Artificial Intelligence Systems Can be Fooled The experiment shows the severe limitations of 'deep learning' machines
Opinions expressed by Entrepreneur contributors are their own.
You're reading Entrepreneur Asia Pacific, an international franchise of Entrepreneur Media.
Despite all its benefits and the ease that technology has brought in, the fear that new-age technologies like artificial intelligence (AI), machine learning and robotics would displace human jobs still looms. However, some researchers don't agree with the idea that technology would take away jobs from humans anytime soon.
Some researchers at University of California, Los Angeles (UCLA) in the US conducted various experiments, which show the severe limitations of "deep learning' machines.
A Long Way To Go For AI
"How smart is the form of AI known as deep learning computer networks, and how closely do these machines mimic the human brain? They have improved greatly in recent years, but still have a long way to go," reports a team of UCLA cognitive psychologists in the journal PLOS Computational Biology.
Supporters have expressed enthusiasm for the use of these networks to do many individual tasks, and even jobs, traditionally performed by people. However, results of the five experiments in this study showed that it's easy to fool the networks, and the networks' method of identifying objects using computer vision differs substantially from human vision.
"The machines have severe limitations that we need to understand," says Philip Kellman, a UCLA professor of psychology and a senior author of the study.
Networks Are Easily Fooled
Machine vision, he says, has drawbacks. In the first experiment, the psychologists showed one of the best deep learning networks, called VGG-19, color images of animals and objects. The images had been altered. For example, the surface of a golf ball was displayed on a teapot; zebra stripes were placed on a camel; and the pattern of a blue and red argyle sock was shown on an elephant. VGG-19 ranked its top choices and chose the correct item as its first choice for only five of 40 objects.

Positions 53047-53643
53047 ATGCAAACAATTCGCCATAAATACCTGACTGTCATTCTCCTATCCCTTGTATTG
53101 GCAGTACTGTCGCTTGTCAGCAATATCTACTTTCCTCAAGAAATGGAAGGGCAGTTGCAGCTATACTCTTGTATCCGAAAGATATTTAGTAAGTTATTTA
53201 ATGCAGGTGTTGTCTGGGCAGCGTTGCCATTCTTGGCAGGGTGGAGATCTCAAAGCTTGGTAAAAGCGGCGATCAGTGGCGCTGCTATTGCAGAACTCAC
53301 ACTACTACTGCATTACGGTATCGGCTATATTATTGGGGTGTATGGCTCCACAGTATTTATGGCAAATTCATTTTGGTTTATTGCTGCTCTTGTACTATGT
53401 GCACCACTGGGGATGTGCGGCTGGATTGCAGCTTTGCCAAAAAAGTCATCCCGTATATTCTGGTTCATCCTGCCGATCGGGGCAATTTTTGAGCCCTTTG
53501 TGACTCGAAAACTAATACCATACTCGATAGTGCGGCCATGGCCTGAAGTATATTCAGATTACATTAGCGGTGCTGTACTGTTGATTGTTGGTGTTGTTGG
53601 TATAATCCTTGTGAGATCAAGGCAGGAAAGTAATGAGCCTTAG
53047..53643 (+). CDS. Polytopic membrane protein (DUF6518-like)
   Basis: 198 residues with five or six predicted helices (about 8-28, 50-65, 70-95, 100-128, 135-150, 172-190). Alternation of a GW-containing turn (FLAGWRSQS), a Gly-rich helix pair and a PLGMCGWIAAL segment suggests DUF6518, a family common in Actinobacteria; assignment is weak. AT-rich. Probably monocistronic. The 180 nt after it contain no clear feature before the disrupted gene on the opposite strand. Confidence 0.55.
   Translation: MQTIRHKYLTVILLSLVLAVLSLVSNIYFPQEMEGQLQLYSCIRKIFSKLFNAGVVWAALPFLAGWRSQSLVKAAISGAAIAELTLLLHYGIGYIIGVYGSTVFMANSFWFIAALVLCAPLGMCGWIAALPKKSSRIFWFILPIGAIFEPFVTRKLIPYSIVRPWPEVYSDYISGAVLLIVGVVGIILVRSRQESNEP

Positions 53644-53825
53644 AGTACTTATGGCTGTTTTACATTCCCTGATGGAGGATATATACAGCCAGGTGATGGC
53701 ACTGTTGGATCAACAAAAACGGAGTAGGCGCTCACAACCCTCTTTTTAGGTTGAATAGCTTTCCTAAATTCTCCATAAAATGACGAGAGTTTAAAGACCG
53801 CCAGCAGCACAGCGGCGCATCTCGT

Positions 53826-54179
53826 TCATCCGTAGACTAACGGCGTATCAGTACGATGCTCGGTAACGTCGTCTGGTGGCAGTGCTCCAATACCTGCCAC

"We can fool these artificial systems pretty easily," says co-author Hongjing Lu, a UCLA professor of psychology. "Their learning mechanisms are much less sophisticated than the human mind."
In the second experiment, the psychologists showed images of glass figurines to VGG-19 and to a second deep learning network, called AlexNet. VGG-19 performed better on all the experiments in which both networks were tested. Both networks were trained to recognize objects using an image database called ImageNet.
However, both networks failed to identify the glass figurines.
In the third experiment, the researchers showed 40 drawings outlined in black, with images in white, to both VGG-19 and AlexNet. These first three experiments were meant to discover whether the devices identified objects by their shape.
The researchers concluded that humans see the entire object, while the AI networks identify fragments of the object.
"This study shows these systems get the right answer in the images they were trained on without considering shape. For humans, overall shape is primary for object recognition, and identifying images by overall shape doesn't seem to be in these deep learning systems at all," Kellman says.